Arduino 7 Segment Countdown Timer

146,708

64

50

Posted

Introduction: Arduino 7 Segment Countdown Timer

This project is based on a Kingbright dual 7 segment display and an Arduino Diecimila.
it counts down from 20 and lights up pin 13 LED when the timer is complete.
It uses no extra hardware which is usefull for low-cost projects.
It also features multiplexing to get the job done with only 9 pins altogether for the displays.


Step 1: Parts Needed

For this project you will need the following:

COMPONENTS:
1. An Arduino (any kind will do)
2. A dual-7 segmant display or 2 seperate 7 segment displays.
3. 2 Resistors (the values depend on your display)
4. About 50cm of non-stranded wire

TOOLS:
1. A soldering iron and solder. (My display was SMD so i had to solder wires to it for connection)
2. A fume extractor. (I really reccomend buying or making one as they are very helpful to you)
3. A wire stripper, or you could just use scissors

Step 2: What Is Multiplexing?

Multiplexing is when you control lots of LEDs with a few IO pins.
It is based on having to or more 7 segment displays and connecting them together, an example of what they would display is 00, 11, 22, 33, 44, 55, 66, 77, 88, 99.
But what we do in this case is control each GND (-) induvidualy which turns it into a multiplexed display.
We will switch displays every 0.5ms which gives us control of each display.

It is usefull when you are building a project with lots of components and are short of IO pins.

In this example, we will be controlling 2 7 segment displays with 9 IO pins.
If we don't use multiplexing, we will need 14 IO pins to control the whole thing.

Step 3: The Build

This project is quite complicated so you will need basic electronic skills.

First you will have to solder wires on the back to make the multiplexing circuit.
This can be done on a breadboard if your display is not SMD.

Secondy, solder on jumper wires to plug the display into the breadboard.

Thirdly, connect wires from the breadboard to the Arduino in this sequence:

Segment A: pin 7
Segment B: pin 8
Segment C: pin 4
Segment D: pin 3
Segment E: pin 2
Segment F: pin 6
Segment G: pin 5
Gnd1 via resistor: pin 11
Gnd2 via resistor: pin 9

Step 4: The Programming!!!

THE CODE TIME!!! YAY!
This is my favourite part of any project, because i know it is almost complete!

I have wrote 2 programs: one that counts down from 20, and another that scrolls the message"Arduino" across the displays.

I will explain some of it in the code, just so you can understand it a bit better.

In the beginning, it initialises all the pins, and sets a few variables.

In the Void Setup, it sets up all the pins as outputs.
It also contains lots of FOR LOOPS, which are used when the LEDs are switched.

In the Void Loop, it sets pin 13 high and fades the 2 gnd pins on and off, which displays a pulsing 00.

Share

    Recommendations

    • Science of Cooking

      Science of Cooking
    • Pocket-Sized Contest

      Pocket-Sized Contest
    • Spotless Contest

      Spotless Contest
    user

    We have a be nice policy.
    Please be positive and constructive.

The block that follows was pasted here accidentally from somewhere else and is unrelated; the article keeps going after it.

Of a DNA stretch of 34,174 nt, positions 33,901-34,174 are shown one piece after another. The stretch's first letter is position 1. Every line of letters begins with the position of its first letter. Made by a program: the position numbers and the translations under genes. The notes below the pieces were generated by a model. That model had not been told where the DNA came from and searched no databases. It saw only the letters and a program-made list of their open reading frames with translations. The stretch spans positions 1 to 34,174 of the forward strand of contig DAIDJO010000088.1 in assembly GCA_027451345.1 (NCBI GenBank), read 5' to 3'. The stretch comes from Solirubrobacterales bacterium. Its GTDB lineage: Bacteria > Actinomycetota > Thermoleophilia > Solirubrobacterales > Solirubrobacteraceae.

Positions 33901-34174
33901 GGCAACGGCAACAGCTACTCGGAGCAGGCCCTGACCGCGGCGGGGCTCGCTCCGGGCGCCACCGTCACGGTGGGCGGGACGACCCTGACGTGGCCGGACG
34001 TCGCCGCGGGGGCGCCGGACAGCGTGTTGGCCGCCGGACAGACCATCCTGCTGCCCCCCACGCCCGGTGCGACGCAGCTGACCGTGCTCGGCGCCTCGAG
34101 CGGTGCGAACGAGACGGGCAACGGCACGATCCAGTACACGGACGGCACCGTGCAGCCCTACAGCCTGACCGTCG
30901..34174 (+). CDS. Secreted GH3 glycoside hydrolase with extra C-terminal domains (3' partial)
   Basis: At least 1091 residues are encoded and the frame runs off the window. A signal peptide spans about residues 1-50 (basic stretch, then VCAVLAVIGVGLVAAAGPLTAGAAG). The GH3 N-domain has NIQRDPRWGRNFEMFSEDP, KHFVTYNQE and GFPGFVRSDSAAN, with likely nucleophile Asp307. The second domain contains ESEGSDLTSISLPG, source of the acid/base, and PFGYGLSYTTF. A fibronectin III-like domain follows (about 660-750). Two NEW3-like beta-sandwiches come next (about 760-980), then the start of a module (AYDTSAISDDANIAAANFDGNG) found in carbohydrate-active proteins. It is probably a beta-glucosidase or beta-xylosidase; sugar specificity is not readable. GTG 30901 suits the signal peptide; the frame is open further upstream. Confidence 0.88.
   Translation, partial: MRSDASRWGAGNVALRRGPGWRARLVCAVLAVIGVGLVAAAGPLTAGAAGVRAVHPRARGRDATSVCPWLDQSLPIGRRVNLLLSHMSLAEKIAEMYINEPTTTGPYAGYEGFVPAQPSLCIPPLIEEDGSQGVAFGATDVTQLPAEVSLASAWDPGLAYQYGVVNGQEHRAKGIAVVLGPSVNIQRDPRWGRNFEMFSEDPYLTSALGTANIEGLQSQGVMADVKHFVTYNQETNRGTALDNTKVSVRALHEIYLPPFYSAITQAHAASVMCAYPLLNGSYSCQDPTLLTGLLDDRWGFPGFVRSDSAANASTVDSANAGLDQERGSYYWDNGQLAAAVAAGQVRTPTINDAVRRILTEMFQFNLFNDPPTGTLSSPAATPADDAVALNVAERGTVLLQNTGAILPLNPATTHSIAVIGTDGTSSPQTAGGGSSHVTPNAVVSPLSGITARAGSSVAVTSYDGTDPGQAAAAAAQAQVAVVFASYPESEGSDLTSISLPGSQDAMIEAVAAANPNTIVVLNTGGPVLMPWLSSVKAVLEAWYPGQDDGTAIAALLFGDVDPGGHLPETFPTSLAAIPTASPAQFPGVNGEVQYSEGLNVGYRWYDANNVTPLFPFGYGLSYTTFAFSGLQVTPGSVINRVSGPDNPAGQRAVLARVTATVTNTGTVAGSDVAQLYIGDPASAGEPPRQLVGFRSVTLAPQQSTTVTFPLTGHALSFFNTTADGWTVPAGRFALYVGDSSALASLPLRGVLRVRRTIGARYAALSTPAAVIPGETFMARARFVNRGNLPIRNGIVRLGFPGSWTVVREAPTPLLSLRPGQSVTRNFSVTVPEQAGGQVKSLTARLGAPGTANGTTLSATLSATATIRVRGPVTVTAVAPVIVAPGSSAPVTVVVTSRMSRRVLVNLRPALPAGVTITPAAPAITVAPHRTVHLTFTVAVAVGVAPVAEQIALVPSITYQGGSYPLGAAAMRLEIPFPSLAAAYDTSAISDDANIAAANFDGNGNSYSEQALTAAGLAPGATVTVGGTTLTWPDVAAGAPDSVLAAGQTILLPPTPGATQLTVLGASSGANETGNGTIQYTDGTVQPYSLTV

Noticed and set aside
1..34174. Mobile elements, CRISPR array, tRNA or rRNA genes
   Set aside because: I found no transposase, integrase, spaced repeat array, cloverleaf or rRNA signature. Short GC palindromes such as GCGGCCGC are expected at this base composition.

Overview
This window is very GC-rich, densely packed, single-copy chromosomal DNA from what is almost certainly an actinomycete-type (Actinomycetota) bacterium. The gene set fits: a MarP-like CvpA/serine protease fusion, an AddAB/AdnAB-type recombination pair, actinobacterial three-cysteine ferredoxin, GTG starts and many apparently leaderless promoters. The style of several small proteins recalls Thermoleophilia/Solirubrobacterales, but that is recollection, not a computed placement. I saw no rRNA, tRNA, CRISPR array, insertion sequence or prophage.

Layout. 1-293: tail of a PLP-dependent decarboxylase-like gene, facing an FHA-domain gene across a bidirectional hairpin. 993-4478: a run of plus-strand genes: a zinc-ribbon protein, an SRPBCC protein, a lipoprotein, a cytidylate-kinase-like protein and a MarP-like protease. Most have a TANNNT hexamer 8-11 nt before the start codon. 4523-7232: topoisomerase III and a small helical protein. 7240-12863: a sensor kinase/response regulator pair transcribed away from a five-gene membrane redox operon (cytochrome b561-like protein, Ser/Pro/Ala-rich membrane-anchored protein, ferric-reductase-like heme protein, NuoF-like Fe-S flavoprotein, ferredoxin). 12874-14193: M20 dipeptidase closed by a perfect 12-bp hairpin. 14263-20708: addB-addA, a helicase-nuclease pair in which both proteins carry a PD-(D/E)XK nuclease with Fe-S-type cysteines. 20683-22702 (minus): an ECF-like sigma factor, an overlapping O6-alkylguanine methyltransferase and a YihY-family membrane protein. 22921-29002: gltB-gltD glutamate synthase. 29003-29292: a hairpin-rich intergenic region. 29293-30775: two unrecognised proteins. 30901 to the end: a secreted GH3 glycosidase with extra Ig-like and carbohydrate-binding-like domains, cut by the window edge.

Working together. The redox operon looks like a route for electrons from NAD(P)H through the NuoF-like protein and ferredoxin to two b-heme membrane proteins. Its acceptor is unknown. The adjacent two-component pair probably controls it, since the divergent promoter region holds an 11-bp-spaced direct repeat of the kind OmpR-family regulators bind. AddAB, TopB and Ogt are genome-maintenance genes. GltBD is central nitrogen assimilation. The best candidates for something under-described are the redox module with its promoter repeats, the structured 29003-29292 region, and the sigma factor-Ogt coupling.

Tips

    Questions

    51 Comments

    how can i get a coding timer countdown using arduino ???

    what happen if add push button? Can you show the connection and its coding?

    This is good but Can you make a programmable countdown with 7 segment display ?

    Hi, I have a question.

    How is pins 9 & 11 providing GND or (-) for common cathode Seven Segment Display?

    I thought the outputs only supplied (+) outputs? Or has this have something to do with a potential difference across Seven Segment Display?

    hi, it worked very well for me, but I also need that the countig only happens while I am punshing a button (for my halo assult rifle replica) I am new in arduino so I really dont know how to do it, do you think that you could help me with it?

    (I am kinda desesperated, I have been looking for it for a long time and I dont understand to much how to do it, or I dont find it, please help :T )

    Now how do I add buttons for auto and select fire mode a la colonial marines pulse rifle? ;)

    Soo, I built it but mine are common anode (KINGBRIGHT SA52-11EWA). I pretty much reversed the entire code so that "(gnd1, B1);" activates that pin as a gnd-pin. The same for the pins; "(pin1, B0);" sets pin 1 HIGH.

    Also, in each for-loop I put the "gnd code lines" at the top. They seemed to affect the code under it and not above it. Now it works just fine :)
    Dont really know if this is a good or safe way of doing it but it works.

    Improvement hint: It looks like you used something like two 170 ohm resistors. Assuming this, you receive a (constant) current of about 17mA for one digit (@5V source and 2V forward voltage per LED). This current will be divided into 1 to 7 segments, depending on how many of them are turned on. That's why the number 1 illuminates much brighter than a 8 in your video. That's a really bad design for a 7-segment. Use 680 ohm resistor per segment (!) instead to receive equal brightness. You will get less than 5mA per segment, one µC digital pin can sink 40mA max. More brightness can be achieved with external open-collector circuitry and smaller resistors.

    didnt work for me, the downcounter. i'm using a kw2-502csb dual 7 segment, but the connections are more or less the same. just some random counter happens fast and after tht 00 is appearing with the fading effect. please do explain.

    sir is there a way to pause resume and reset the timer from running?